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Great Ideas for Teaching Your Children to Manage Their Dollars and (Spending) Sense

Five easy pieces to giving your child a life skill that will last a lifetime.

Managing money is a vital life skill that can help a middle-schooler with attention deficit disorder (ADHD or ADD) become an independent young adult. Money management is hard for kids with ADHD because they usually lack the math and organizational skills to do it.

So how can you help your child develop money management skills through routine activities? Here are five ideas to use with your kids to help them be masters of their money.

Give an allowance. An allowance connects money management to the completion of job responsibilities. First, create a small list of chores from which he can choose. This will give him buy-in to the chores he tackles. Next connect the amount of the allowance to his level of responsibility. As he completes the jobs, think about “promoting” him to more challenging tasks, with increased pay for a job well done. He will earn your approval as well as the benefits of a pay increase.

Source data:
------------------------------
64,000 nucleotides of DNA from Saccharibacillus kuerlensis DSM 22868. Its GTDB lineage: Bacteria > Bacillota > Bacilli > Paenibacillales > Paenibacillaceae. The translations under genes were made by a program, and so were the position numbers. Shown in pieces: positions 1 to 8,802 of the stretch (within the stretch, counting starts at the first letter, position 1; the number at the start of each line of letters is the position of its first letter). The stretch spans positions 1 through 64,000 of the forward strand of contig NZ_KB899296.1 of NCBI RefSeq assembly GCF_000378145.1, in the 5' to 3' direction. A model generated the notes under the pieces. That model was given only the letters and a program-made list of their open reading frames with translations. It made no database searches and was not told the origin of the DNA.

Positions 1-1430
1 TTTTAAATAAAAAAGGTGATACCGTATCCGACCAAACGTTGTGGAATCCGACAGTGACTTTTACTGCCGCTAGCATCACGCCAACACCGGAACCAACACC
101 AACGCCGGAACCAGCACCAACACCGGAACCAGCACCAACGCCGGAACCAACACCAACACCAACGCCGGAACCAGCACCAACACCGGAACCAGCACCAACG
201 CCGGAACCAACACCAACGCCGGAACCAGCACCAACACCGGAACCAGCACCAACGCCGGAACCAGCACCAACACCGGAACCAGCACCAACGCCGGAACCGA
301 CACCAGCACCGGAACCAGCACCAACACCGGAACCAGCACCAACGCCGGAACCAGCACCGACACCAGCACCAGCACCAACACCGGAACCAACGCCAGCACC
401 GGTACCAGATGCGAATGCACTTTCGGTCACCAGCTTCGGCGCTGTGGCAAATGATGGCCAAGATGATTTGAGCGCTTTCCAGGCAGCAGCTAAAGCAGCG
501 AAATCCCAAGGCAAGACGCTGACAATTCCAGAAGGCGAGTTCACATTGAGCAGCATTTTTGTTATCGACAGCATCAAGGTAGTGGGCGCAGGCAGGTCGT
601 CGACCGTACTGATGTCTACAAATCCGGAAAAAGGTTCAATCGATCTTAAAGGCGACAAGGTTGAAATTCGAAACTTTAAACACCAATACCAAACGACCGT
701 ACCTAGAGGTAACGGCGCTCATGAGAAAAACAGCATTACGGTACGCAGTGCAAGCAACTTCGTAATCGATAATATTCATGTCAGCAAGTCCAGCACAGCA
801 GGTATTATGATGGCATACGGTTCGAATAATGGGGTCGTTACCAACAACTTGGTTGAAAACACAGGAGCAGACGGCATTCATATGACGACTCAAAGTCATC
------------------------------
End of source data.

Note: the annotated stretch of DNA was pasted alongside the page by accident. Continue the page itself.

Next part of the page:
Take a trip to the bank. Take your child to the bank with you to open a checking and savings account. Writing checks reinforces basic math skills as he balances his checkbook. Open a debit card account as well to teach him about how credit works. Some banks may allow only older children to open savings accounts, but it is never too early to start teaching the skills he will need to manage his money.

Make a visual spending plan. A spending plan is nothing more than a visual representation of a budget. His plan will empower him to track his money so that he can set financial goals that are important to him, such as buying a new video game or going to movie that has just come out. If your child struggles with math, an app like Fudget will help him manage his budget.

Create a savings chart. Middle-schoolers want more responsibility. You can make money management meaningful to your child by using a savings chart to track his financial goals. Post it on the refrigerator for daily reminders as he saves his dollars and makes progress toward his goal.

Go grocery shopping. A big part of personal money management is daily decision making. Grocery shopping provides an opportunity for you to show your child decision making in action. So take your middle-schooler with you when you go grocery shopping. Give him your list and tell him how much money you have to spend. Have him track your spending based on your budget. It is important that your example translates into his practice.

[Free Resource: Boost Your Teen’s Executive Functions]